Tips To Get Your Home Ready For A Safe Summer - Diamond and Diamond Lawyers
  • Tuesday, 18 June 2019

Tips To Get Your Home Ready For A Safe Summer

#AskDarrylSinger

Families spend a great deal of time planning their annual summer vacation. However, when you consider how much time most Ontario families will spend entertaining family and friends in the homes and backyards this summer, the time you spend now ensuring your home is prepared for members of your family and invited guests to relax and safely enjoy activities together.

Fire safety in the home and backyard

You took a big step toward protecting the occupants of your home by installing smoke and carbon monoxide detectors, but they cannot function properly unless you periodically change the batteries. Don’t wait until you hear the chirping sound detectors make when batteries need to be changed.

Get into the habit of testing smoke and carbon monoxide detectors once a month to ensure they still function properly. Batteries should be replaced at least once a year. Other things you should do to protect your home and its occupants in the event of a fire or emergency include the following:

  • Have fire extinguishers on hand, and make sure they are fully charged.
  • Windows offer a way to get out of the home in the event of a fire or other emergency, so check them to make sure they can easily be opened and closed.
  • Check your home and garage for flammable liquids, such as gasoline, and properly dispose of any that you no longer use. Flammable liquids should only be stored in contains specifically made and intended for that purpose.
  • Clean outdoor lighting fixtures and electrical outlets to remove nests and spider webs that could catch fire.
  • Position barbeque grills away from structures, including the house, decks, sheds and wood railings to prevent fires.
  • Always have a water source, preferably a hose connected to a working outdoor faucet, near where you use your barbeque to use in the event of a fire.

Keep children away from fire pits and outdoor grills to prevent them from making contact with open flames or hot surfaces.

Backyard swimming pools

A fence with a gate that closes and latches on its own should be built to restrict access to swimming pools. Deck or ground areas surrounding the pool should be kept free of toys and other objects that could cause someone to trip and fall into the pool.

The depth of the pool should be noted on signage or on the pool itself. Most backyard swimming pools are too shallow to be safe for diving, so signs should be post warning people of the danger of diving and guests should be verbally told about the danger.

The consumption of alcohol or drugs should be avoided in pool areas. Children should not be allowed in the pool or pool area unless there is a responsible adult present to supervise at all times.

Other precautions to take around the house

Regardless of the effort and time you put in to making your home a safer place this summer, it is always a good idea to do a final walk around the house and backyard before guests arrive for a summer event. Focus on finding and correcting hazards that might have recently developed, including:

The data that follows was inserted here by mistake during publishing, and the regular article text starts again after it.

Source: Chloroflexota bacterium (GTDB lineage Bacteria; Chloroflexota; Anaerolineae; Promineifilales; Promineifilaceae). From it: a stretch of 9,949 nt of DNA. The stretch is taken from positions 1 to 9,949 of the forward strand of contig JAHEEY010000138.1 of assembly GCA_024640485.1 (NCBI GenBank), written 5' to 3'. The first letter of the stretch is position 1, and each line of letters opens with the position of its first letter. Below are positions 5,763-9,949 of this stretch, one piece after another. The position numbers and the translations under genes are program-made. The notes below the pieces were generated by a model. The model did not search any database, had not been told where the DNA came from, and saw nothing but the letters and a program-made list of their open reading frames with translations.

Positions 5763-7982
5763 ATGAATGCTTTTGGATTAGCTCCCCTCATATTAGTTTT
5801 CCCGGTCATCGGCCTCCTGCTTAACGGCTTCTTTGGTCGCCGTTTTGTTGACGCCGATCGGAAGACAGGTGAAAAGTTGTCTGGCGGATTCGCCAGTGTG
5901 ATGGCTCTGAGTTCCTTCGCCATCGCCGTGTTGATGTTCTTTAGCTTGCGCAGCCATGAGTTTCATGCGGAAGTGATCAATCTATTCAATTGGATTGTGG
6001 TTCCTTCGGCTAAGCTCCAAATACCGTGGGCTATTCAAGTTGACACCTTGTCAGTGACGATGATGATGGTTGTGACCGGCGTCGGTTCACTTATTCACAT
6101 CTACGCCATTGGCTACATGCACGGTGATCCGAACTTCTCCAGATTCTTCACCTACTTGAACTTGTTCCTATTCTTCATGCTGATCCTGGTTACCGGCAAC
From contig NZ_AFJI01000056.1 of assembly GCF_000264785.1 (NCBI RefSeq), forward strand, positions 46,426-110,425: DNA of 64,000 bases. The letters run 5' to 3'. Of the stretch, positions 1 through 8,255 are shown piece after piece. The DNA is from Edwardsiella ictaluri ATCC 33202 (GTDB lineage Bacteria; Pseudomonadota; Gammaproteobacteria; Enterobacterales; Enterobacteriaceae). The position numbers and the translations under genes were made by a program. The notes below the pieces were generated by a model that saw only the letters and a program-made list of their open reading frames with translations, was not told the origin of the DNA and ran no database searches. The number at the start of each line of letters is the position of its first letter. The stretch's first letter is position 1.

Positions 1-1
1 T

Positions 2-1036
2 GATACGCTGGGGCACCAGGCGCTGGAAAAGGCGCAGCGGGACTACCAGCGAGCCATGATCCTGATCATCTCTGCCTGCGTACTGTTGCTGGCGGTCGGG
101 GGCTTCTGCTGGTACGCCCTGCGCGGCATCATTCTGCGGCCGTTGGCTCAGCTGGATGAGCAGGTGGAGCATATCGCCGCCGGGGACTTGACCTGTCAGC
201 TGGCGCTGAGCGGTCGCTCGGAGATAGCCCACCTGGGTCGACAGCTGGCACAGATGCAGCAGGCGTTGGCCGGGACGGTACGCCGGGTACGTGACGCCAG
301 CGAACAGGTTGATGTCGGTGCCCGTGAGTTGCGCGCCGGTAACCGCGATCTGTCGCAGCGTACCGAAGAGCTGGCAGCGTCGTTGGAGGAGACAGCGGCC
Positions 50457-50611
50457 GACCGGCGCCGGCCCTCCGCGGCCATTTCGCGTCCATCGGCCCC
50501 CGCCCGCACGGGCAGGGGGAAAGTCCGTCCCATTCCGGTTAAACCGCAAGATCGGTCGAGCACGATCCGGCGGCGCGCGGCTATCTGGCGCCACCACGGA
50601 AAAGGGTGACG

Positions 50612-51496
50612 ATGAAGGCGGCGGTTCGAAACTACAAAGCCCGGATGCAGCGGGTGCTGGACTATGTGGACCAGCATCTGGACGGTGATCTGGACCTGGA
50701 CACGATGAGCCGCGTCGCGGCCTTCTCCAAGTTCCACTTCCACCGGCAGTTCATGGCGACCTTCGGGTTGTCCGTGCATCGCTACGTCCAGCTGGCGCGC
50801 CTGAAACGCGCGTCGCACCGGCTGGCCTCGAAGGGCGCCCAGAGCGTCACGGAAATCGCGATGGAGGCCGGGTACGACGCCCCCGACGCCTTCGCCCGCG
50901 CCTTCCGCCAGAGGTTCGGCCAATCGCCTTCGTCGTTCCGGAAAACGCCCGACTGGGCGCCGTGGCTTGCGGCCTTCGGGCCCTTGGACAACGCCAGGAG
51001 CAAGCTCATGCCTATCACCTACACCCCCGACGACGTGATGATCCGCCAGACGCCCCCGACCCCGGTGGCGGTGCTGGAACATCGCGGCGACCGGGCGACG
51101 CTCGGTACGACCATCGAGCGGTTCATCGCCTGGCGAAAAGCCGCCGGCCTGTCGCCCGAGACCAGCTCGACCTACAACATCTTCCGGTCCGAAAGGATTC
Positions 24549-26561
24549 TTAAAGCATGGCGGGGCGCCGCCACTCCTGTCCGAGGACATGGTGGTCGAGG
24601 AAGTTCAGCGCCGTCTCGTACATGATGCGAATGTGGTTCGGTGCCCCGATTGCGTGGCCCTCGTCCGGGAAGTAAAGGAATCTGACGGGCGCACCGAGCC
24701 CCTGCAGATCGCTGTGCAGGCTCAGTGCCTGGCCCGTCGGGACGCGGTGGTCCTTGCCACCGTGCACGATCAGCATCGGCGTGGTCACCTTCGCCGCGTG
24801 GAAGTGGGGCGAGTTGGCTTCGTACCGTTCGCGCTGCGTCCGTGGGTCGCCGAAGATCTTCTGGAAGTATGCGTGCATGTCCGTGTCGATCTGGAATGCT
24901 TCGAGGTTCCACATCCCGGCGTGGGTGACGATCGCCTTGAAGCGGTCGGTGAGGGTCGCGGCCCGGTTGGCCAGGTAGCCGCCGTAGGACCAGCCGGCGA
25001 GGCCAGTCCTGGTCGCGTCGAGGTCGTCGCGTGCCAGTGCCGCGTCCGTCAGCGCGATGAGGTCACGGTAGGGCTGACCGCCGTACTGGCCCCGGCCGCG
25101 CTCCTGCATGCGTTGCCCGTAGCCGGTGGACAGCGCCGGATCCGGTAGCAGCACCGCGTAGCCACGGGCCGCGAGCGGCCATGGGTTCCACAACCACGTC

• Electrical extension cords across sidewalks and other locations where people could trip over them and be injured.
  • Garden tools, including rakes and water hoses, left around the yard where they could become tripping hazards.
  • Check the supply lines on gas barbeques to determine if they or their connections are leaking. A spray bottle filled with a mixture of liquid soap and water that is sprayed on hoses and connections will bubble wherever there is a leak or a loose connection.

Summer fun at home can be safe as long as you take the time to make you house and yard ready.

Ontario personal injury lawyers

If you or a loved one is injured due to negligence of a homeowner, the personal injury lawyers at Diamond and Diamond have years of experience helping people pursue claims for damages. Call the Diamond and Diamond 24/7 injury hotline at 1-800-567-HURT or visit our website to speak to someone now. We have offices located throughout Ontario offering free consultations and case evaluations to injury victims and their families.

Faqs

How does one prove a homeowner was negligent in a premises liability case?

You have to provide evidence that the homeowner failed in their duty of care towards visitors. For example, everyone´s home must be structurally sound enough for visitors to enter without risk of injury. So, if you trip over on broken tiles that are sticking up you could have a case. Ideally, you would want a photo of what you tripped over, witness statements and medical records that prove you were injured. This would constitute strong evidence for your injury case.

What do I need to know about Ontario’s premises liability law?

You need to know what your responsibilities are under Ontario´s premises liability law. Without that knowledge, it is impossible to know how to maintain your property in a way that keeps visitors safe. Being familiar with the rules will also help you to understand whether you can sue the owner if you are injured yourself while visiting commercial premises or someone´s home.

Am I going to be held liable for a teenage kid who gets hurt trespassing in my property?

Potentially, you could be held liable for the injuries that a teenage kid suffers while trespassing on your property. This is certainly the case if she cuts herself on the glass that you have had imbedded in the top of the wall to put people off from climbing over it. But you are not likely to be held liable if she trips over something on your shop floor in the dark while breaking in.

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